We travel to public spaces in different cities and ask children to play a simple game: Two children who do not know each other are paired up and given an unfair distribution of candy. One child gets four candies, the other gets one candy. Here’s where things get interesting. One of the two children — the decider — can accept or reject the allocation. If the decider accepts, both children get their candy. If the decider rejects, both children get nothing. Imagine that, like the Halloween scenario, the child in power gets four and their partner gets one. What will they do?

If you are like most parents watching their children play our game, you probably think the decider will happily accept the four, creating a stark inequality with the peer. Children only focus on getting more for themselves, right? To the surprise and delight of many an unsuspecting parent, children — at least older children — frequently reject this unfair advantage. They are willing to sacrifice their own rewards to prevent someone else from getting the short end of the stick. Getting nothing seems better than getting more than a peer, even a child whom they have just met.

The act of self-sacrifice in the name of fairness is indeed surprising. But more than that, it flies in the face of our intuitions about where fairness comes from in our species. There is a commonly held belief that humans are fundamentally selfish agents and fairness is a construct designed to help us override our selfish instincts. Not only this, but the idea really seems to be that fairness doesn’t come naturally, which is why we need institutions like the justice system to make sure that fairness prevails. Psychologists and economists have begun to gradually chip away at this notion, showing that people are actually pretty fair even when they can get away with selfishness.

But this still doesn’t tell us where fairness comes from. Is fairness something that must be learned via extensive experience? Through explicit teaching from adults? To answer this question, we need to look to children. Indeed, a suite of recent studies with children suggests fairness is not something that takes a long time to develop or that must be enforced through formal principles and institutions of justice. Rather, fairness is an integral part of our developing understanding of how to social world operates and, perhaps more surprisingly, it guides children’s behavior from very early on.

Indeed, children apply a strong sense of fairness not only to themselves — they also stand up for others. We invited children to play a different game in which they learn about a decider who selfishly wanted to keep all candies for themselves, refusing to share with another peer. Our child participant then faces a choice: Do they stand by and do nothing or do they get involved and prevent the injustice? To make it especially difficult, children must pay a cost for intervening — they have to give up some of their own candy to prevent unfairness. Nevertheless, children regularly intervene, choosing to pay so they can prevent the selfish child from getting away with unfair behavior. Together, these findings show children hold themselves and others to high standards of fairness.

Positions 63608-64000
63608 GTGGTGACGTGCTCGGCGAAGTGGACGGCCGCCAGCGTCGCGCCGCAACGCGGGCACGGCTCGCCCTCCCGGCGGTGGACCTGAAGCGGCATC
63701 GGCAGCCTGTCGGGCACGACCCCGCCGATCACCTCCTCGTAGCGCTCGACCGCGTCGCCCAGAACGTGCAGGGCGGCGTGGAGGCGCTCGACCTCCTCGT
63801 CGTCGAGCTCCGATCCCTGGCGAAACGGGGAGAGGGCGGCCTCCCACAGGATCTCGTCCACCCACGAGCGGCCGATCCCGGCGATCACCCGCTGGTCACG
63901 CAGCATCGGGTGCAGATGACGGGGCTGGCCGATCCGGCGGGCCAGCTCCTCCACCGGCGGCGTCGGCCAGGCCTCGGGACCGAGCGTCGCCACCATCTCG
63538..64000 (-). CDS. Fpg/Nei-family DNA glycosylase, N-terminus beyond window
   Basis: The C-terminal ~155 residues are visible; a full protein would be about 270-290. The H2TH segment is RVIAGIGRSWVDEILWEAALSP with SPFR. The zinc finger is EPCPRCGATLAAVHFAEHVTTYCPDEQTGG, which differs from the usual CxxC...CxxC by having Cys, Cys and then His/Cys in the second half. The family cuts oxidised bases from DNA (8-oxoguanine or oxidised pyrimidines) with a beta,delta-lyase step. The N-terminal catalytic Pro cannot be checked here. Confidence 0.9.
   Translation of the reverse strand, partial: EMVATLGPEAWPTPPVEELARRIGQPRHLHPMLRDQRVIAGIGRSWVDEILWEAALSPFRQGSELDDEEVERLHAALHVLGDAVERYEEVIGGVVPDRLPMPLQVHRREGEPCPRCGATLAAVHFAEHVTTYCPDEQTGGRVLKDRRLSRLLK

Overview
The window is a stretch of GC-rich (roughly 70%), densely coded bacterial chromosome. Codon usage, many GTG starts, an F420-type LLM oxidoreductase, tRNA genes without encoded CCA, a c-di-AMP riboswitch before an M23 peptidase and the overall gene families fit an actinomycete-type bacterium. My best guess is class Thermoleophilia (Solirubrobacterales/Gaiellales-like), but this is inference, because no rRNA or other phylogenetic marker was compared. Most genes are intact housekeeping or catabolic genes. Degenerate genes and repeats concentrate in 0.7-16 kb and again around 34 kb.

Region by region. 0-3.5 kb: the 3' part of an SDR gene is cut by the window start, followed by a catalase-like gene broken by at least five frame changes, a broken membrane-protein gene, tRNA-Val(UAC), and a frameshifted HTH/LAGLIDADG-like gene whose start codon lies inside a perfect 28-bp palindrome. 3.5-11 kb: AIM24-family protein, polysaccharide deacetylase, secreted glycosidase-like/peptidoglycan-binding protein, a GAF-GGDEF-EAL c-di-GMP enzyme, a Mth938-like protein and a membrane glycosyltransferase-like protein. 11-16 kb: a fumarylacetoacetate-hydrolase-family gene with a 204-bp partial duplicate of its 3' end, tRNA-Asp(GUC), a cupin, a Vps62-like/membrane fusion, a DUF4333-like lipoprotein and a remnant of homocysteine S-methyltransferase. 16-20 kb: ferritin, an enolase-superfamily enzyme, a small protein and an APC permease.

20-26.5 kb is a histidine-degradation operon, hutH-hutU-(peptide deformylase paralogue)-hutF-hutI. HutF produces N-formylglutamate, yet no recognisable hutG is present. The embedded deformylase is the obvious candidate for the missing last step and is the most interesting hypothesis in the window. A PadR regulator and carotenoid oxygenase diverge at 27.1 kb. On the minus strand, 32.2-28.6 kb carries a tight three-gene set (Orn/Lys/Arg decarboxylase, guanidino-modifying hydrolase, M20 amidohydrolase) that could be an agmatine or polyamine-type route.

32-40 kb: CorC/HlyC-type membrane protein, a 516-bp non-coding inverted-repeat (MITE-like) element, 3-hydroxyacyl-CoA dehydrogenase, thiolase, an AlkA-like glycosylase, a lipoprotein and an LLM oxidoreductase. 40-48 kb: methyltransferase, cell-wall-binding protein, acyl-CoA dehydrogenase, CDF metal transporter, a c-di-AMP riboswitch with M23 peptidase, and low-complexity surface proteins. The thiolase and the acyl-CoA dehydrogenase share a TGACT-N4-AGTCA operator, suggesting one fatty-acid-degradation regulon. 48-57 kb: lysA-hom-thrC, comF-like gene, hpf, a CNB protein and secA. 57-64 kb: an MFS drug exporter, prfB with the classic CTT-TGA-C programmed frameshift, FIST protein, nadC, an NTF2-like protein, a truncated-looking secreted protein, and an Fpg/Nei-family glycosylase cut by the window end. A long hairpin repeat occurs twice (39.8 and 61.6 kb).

We are now sitting on a mountain of evidence from our studies as well as those conducted by others that suggests fair behavior has deep roots in development. Infants as young as 12 months expect resources to be divided equally between two characters in a scene. By preschool, children will protest getting less than peers, even paying to prevent the peer from getting more. As children get older, they are willing to punish those who have been unfair both when they are the victims of unfairness as well as when they witness someone else being treated unfairly. Older still, children show what we described above: They would rather receive nothing than receive more than a peer.

More recently, many developmental psychologists, including our team, have begun studying these behaviors across different cultures, asking whether children everywhere show a similar developmental pattern. What we have found is that certain aspects of fairness appear to be universal. For example, children everywhere seem to dislike getting less than a peer. Other forms of fairness, however, appear to be more culturally variable, perhaps shaped by local customs.

Of course, a mature sense of fairness consists of more than just reactions to inequality and, indeed, we see more sophisticated concepts of fairness in children as well. One bedrock of fairness is that you should share the spoils of your joint labor—equal work, equal pay. Children as young as three years are sensitive to this: When they have to work toward getting a toy or a treat, they are more likely to share the spoils equally with a peer co-worker than when each one worked on the task by themselves. They even track how hard each person worked and reward the one who worked more accordingly.